Why is it that we avoid recognising that this specific New Year celebration is part of the global hegemony? Why do we fail to acknowledge that it continues to enforce imperialist and colonialist values on many who never asked for it? What about all of the other times of year that hold significance and embody symbols of renewal, fresh starts, new opportunities, and hope? Where is the recognition of those other new years beyond neoliberal marketing campaigns designed around faux DEI campaigns?

It remains to be seen how inclusive we really can be. I wonder if there’s a resolution we could make there.

A continual request that is made around this year is for there to be no fireworks, especially as they easily trigger trauma responses in many people for a range of reasons. It doesn’t matter that there are people for whom these displays disturb and interrupt their sleep cycles, forcing them into adapting to something they shouldn’t need to. It’s continually pointed out how much damage they do to our environment, including the ways in which they terrify animals. Yet people, including anarchists, fight back against this because they… enjoy them. It doesn’t seem to matter how much harm they cause or how dangerous they can be; it doesn’t matter what they do to the health of others. They’re pretty and fun! Why should we stop?

Perhaps we could use a group resolution to consider the needs of others over our desires for pretty explosions.

In other instances, people choose to celebrate by imbibing lots of alcohol. This doesn’t inherently annoy me on its own, but it comes with an absurd amount of social pressure on those of us who opt not to. As someone who doesn’t drink for a range of reasons, I am always met with people telling me how often I’m “ruining the vibe” and push me to do something I have never enjoyed. And despite our focus on resolutions, which often include working towards sobriety for many people, there is still a constant push of partaking in social drinking.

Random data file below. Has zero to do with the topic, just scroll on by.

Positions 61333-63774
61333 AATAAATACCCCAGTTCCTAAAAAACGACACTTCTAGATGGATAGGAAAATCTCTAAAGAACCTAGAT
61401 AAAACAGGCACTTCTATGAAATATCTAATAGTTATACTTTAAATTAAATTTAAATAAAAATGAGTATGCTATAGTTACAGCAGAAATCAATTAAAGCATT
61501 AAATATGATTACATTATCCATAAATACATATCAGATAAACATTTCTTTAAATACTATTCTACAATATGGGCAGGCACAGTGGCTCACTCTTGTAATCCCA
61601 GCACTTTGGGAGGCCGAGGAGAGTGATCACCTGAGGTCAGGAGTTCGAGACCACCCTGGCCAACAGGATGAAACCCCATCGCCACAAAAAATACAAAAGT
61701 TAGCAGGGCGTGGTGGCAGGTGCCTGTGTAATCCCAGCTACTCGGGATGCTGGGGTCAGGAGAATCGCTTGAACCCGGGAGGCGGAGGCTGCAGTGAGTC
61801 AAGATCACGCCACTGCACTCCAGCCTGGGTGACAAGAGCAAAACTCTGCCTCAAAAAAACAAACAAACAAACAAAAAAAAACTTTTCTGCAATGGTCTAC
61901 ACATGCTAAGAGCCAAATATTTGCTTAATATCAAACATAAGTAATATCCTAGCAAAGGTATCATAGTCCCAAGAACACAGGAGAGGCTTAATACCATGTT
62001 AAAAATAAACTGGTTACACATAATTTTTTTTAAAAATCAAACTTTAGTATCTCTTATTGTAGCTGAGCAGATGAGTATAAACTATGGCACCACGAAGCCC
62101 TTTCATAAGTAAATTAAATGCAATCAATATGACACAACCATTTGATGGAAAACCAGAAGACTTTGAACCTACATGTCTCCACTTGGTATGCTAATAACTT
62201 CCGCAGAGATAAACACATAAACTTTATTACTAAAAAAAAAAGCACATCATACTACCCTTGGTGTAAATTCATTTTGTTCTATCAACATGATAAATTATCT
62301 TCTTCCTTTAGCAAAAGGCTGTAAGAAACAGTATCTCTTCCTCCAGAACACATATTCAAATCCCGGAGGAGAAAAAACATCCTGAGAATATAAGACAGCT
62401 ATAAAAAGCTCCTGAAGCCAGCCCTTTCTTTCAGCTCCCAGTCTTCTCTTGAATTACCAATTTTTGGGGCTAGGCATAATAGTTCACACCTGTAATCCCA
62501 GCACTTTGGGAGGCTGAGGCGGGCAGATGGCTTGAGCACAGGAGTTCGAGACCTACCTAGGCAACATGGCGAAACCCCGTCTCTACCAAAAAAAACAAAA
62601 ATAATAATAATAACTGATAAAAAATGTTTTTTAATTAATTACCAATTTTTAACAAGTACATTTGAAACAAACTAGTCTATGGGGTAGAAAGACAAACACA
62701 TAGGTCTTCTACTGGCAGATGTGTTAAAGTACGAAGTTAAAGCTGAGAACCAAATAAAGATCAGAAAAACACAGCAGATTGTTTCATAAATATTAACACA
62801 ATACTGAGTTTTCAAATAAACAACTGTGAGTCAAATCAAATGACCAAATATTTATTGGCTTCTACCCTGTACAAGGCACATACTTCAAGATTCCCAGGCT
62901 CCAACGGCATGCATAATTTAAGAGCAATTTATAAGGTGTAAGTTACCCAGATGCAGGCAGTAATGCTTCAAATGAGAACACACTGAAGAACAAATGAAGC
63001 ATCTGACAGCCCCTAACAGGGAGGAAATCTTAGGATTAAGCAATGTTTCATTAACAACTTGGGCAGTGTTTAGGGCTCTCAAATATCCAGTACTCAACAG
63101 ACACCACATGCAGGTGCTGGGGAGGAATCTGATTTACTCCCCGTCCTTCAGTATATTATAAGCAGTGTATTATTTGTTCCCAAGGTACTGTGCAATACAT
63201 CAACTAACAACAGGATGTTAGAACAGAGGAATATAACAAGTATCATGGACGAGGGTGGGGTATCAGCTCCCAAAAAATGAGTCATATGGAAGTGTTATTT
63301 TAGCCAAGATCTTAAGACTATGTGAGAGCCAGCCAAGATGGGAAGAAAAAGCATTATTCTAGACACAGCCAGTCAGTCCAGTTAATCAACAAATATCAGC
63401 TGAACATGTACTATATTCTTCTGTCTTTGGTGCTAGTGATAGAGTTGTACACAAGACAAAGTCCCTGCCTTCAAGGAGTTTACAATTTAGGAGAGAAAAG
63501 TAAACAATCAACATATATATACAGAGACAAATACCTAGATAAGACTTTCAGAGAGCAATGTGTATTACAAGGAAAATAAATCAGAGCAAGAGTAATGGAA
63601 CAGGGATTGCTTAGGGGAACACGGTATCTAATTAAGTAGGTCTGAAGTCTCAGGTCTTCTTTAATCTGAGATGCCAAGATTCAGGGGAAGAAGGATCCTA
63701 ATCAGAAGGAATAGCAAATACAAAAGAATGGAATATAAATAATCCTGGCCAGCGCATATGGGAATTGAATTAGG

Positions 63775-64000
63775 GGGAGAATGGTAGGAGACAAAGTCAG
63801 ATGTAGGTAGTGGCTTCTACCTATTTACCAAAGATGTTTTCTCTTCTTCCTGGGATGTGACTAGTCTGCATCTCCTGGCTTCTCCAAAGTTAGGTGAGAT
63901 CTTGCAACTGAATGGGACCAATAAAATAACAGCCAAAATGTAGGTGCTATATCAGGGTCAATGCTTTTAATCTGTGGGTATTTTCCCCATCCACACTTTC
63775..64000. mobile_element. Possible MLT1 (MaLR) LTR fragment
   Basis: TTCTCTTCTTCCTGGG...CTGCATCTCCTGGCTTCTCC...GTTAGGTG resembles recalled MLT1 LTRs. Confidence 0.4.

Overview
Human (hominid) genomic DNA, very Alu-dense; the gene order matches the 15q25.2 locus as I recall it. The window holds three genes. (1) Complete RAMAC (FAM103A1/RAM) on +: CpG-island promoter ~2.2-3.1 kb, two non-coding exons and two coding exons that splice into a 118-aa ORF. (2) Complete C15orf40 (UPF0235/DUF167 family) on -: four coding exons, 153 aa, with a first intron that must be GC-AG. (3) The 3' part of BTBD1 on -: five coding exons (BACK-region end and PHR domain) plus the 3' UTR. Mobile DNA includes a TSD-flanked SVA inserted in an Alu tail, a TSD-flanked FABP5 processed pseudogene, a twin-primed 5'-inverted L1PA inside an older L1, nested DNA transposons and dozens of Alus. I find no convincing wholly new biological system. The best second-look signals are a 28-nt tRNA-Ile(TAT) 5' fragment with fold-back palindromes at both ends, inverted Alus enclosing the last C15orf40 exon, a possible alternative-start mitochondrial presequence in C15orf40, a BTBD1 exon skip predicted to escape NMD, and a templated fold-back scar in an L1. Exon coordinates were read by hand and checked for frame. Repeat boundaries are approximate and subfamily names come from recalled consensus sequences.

Maybe we could use a group resolution about allowing people to do what they feel is best for themselves and refraining from pressuring them into celebrating in the ways we want them to.

New beginnings can happen whenever we need them, and they can be tied to any time: today, tomorrow, and anything beyond. This arbitrary date, this arbitrary year… They have no inherent meaning to us.

I think I don’t get this time of year because, rather than being a joyous occasion, it feels more like a time where people are in pain and coerced into hiding it. There are too many memories of all the things we could have done and could have changed but never did. It’s an all too clear reminder of how often we choose to maintain the status quo as we look back on the choices we’ve made, even within our “radical” communities.

It’s hard for me to look back at what has happened and believe that there’s a point in celebrating something “new” when all I see are the same old behaviours and the building of the same few pedestals. Holidays like the ‘global’ New Year only seem to symbolise a failure to change, a failure to act, and a failure to care. They feel like distractions that keep us fighting for the bare minimum, especially as we stand in awe of expensive and tedious displays of wealth and opulence that are used to ring in the new year.

Maybe I just don’t get it because it feels like the “just go vote” of holidays, as if people expect changes to come with the increasing numbers rather than taking responsibility for doing things themselves. It feels like so many leave it up to fate rather than our own capacities, whatever those might be.

Or maybe I do get it, but it just seems so incredibly unimportant because it’s a pacifying kind of fun that keeps us quiet without really engaging with the world around us.